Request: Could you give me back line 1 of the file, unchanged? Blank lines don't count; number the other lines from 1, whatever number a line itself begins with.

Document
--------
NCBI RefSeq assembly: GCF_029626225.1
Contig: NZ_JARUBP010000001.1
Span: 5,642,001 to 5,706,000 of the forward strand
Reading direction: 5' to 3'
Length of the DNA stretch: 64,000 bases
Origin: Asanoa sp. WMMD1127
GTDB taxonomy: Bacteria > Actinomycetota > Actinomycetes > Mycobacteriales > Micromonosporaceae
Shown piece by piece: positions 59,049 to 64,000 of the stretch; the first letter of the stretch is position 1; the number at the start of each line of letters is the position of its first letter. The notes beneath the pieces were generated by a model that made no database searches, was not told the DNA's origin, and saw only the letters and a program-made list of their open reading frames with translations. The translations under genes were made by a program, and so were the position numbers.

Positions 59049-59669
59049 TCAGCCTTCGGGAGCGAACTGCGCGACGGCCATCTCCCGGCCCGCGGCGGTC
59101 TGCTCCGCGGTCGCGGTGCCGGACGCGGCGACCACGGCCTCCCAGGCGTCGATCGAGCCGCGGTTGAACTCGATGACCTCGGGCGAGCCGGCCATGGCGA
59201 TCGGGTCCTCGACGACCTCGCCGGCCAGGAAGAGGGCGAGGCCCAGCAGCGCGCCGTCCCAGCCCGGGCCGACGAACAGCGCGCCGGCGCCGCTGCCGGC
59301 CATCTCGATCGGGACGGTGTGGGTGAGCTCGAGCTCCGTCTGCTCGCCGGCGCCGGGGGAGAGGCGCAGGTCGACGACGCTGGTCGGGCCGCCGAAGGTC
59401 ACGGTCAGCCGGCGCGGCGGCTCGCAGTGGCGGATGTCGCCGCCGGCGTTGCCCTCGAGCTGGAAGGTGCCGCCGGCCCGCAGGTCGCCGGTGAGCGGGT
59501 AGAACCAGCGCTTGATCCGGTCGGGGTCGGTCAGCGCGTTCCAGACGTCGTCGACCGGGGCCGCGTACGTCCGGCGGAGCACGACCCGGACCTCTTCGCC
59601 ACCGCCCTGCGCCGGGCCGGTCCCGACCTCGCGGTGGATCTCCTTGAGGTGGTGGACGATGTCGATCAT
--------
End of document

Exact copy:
NCBI RefSeq assembly: GCF_029626225.1